I remember being moved to tears in a coffee shop back in 2006 when I first read a copy of Penny Rosenwasser’s dissertation on the manifestations of internalized oppression among Jews, so I was excited to hear about the release of Hope into Practice, a book-length adaptation and expansion of that dissertation.
As someone who grew up in an overwhelmingly Christian neighborhood and attended public school where we were regularly asked to pray to Jesus, I had never fully considered all the negative messages I had internalized about being Jewish. The dissertation documented a variety of Jewish women’s experiences—experiences that range from feeling “too Jewish” among WASPs, to feeling “not Jewish enough” among other Jews, to having a hyper-vigilant need to control everything. I was struck by how much I resonated with these feelings.
Rosenwasser’s book is powerful because it goes beyond explaining how internalized Jewish oppression operates to argue that we need to understand and heal from internalized oppression in order to move toward liberation, build coalitions, and stop enacting trauma on other people, particularly Palestinians.
Divided into three sections, the book tackles anti-Jewish oppression, how Jewish oppression gets internalized, as well as strategies for healing. For a portion of her research, Rosenwasser met with a group of nine other Jewish women over ten months to investigate the subject of internalized Jewish oppression. Using a “Cooperative Inquiry” methodology, they shared stories, art, movement, songs, dance, and Jewish ritual to learn from and heal with each other.
Rosenwasser uses this group’s findings to construct a body of knowledge about how internalized Jewish oppression functions to keep us silent and alone, how it is manipulated by those in power, and how we can simultaneously move toward our own healing and greater justice. In addition to relying on her Cooperative Inquiry group’s experiences, Rosenwasser intersperses moving anecdotes from her own life as a Jewish Palestine solidarity activist, as well as thinking from other radical Jews.
One of Rosenwasser’s greatest strengths is her ability to balance the complexity of Jewish privilege and oppression, particularly around assimilation and an internalized sense of victimhood. She describes how a Jewish history of trauma and forced dislocation lead us to fear being visible as Jews, and how this fear, combined with historical pressures, translates into assimilation in the U.S. While many Ashkenazi Jews have gained immeasurable advantages, such as class privilege and whiteness, through assimilation in the United States, we have also lost a “deep connection to our people, to where we come from.”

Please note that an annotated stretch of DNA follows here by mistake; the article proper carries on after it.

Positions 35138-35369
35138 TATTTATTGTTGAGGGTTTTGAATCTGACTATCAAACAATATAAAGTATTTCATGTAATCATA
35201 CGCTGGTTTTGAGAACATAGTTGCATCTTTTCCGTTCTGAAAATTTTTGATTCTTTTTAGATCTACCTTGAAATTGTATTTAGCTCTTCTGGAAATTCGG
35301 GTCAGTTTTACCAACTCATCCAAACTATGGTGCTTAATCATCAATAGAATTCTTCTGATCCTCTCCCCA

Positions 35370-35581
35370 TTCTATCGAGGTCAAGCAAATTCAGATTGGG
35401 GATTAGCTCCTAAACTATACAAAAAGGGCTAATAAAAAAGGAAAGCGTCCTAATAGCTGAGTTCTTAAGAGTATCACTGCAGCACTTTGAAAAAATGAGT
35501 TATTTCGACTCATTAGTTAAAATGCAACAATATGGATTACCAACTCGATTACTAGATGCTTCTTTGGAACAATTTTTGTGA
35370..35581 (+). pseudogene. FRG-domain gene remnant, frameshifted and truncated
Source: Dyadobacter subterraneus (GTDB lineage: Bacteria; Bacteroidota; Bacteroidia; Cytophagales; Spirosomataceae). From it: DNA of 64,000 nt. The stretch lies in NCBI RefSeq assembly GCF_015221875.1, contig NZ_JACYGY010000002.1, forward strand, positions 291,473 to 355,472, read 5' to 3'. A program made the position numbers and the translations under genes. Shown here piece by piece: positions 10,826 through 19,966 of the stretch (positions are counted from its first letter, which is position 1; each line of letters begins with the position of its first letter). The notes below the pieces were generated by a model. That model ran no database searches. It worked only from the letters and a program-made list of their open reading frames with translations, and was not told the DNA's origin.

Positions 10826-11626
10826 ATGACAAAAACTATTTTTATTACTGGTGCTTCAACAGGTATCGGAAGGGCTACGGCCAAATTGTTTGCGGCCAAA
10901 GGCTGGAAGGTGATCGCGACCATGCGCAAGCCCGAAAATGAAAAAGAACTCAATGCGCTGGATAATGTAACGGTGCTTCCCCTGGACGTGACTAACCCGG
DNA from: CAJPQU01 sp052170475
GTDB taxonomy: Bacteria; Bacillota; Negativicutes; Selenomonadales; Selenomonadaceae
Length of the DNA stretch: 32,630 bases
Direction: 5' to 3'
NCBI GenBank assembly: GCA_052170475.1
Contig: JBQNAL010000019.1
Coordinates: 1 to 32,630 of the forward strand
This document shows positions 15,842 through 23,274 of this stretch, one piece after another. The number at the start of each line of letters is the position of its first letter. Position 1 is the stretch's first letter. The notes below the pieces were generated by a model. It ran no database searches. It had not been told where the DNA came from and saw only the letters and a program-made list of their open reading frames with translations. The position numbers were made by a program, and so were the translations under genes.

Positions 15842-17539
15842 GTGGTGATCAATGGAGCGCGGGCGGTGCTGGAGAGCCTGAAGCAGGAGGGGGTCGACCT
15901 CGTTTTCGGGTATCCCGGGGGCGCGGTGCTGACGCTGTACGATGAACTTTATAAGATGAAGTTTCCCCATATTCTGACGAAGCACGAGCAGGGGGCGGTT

This loss of a positive Jewish identity along with the fear that has been passed down to us through our families often results in making us more concerned about our safety than our current reality warrants. Without a deep sense of cultural connection, Ashkenazi Jews often end up placing the Nazi Holocaust at the center of our Jewishness, and then seeing ourselves as eternal victims. As one of her group participants argues, “I think we’ve brought suffering to a point of holiness—and it justifies everything. Then you don’t have to take responsibility for the power and privilege that you have.” Indeed, the Israeli government and Israel advocacy organizations manipulate our feelings about the Nazi Holocaust to bolster support for Israeli nationalism and the occupation of Palestinian land.
However, Rosenwasser argues, it is up to us as Jews to stop projecting our past trauma onto Palestinians. Hope into Practice includes a practical “Action-Oriented Reader’s Guide” for Jews interested in using the book as a springboard for delving into their own experiences, whether individually or in groups. Participants are encouraged to unearth and express their fears, connect and share these with other Jews, and move toward political engagement. By simultaneously working on our healing and working against the occupation of Palestine, she argues, we can forward a Judaism based on justice, not fear. Describing how she led numerous delegations to Palestine and Israel, Rosenwasser teases out some of the challenges and joys inherent in this hard work. She speaks eloquently about the balancing act of loving ourselves while hating what is being done in our names: “How do I stretch myself enough to keep feeling joy in my Jewishness, while also facing the Israeli army’s inhumanity toward Palestinians?”
Working with other radical Jews, Rosenwasser insists, is one way to move forward, along with claiming a positive Jewish identity, incorporating holistic healing into our lives, and bringing our whole Jewish selves to the struggle for justice in Palestine and Israel. Indeed, the beauty of this book lies in its insistence that our healing is never separate from our politics. How we treat others is inherently linked to how we treat ourselves, and when we harm others, we cause harm to ourselves. As Rabbi Margaret Holub writes, “I believe that occupying another people has wounded our people at the root of our collective soul. I see in BDS (Boycott, Divestment, and Sanctions) the hope for healing—most importantly, for the Palestinian people whose homes, livelihoods, and lives are harmed, but also for our own people … I take great hope in the Jewish people and our capacity to do good.”